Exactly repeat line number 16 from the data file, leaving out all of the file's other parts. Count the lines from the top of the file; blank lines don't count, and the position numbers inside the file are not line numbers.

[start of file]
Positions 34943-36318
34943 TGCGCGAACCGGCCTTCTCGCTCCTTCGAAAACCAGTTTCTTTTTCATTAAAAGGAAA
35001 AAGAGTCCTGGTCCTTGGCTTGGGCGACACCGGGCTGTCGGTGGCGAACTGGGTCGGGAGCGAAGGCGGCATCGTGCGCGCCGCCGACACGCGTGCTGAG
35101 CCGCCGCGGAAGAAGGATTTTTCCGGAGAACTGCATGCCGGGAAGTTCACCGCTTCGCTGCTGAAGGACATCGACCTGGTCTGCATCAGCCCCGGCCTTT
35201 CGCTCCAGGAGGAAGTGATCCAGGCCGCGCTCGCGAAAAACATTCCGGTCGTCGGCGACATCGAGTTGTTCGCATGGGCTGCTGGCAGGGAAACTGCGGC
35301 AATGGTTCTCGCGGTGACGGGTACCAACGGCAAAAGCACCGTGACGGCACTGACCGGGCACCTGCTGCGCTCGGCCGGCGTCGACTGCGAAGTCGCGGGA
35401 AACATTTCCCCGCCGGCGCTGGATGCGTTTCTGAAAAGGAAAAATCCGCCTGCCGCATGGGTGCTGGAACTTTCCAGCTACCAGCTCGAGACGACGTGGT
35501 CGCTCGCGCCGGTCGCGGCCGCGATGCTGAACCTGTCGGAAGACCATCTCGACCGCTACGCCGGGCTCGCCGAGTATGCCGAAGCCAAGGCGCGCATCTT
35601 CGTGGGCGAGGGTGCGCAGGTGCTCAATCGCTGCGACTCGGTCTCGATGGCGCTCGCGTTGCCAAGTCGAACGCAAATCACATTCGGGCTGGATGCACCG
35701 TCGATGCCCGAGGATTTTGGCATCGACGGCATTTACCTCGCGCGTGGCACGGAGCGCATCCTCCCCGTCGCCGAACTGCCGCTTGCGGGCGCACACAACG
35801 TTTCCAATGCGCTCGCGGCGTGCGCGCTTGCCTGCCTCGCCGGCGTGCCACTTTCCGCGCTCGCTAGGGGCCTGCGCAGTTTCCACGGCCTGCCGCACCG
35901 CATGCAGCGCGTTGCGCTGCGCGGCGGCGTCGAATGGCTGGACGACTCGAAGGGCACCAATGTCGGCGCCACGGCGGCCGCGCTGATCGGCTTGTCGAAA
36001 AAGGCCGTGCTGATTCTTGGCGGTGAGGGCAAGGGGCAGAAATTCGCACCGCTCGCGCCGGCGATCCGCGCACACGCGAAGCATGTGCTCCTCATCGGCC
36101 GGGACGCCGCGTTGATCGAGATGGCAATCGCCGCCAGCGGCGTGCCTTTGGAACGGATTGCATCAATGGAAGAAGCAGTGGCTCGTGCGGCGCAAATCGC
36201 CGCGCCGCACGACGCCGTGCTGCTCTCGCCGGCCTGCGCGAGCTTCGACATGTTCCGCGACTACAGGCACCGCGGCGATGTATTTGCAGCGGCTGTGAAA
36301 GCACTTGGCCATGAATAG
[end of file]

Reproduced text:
36301 GCACTTGGCCATGAATAG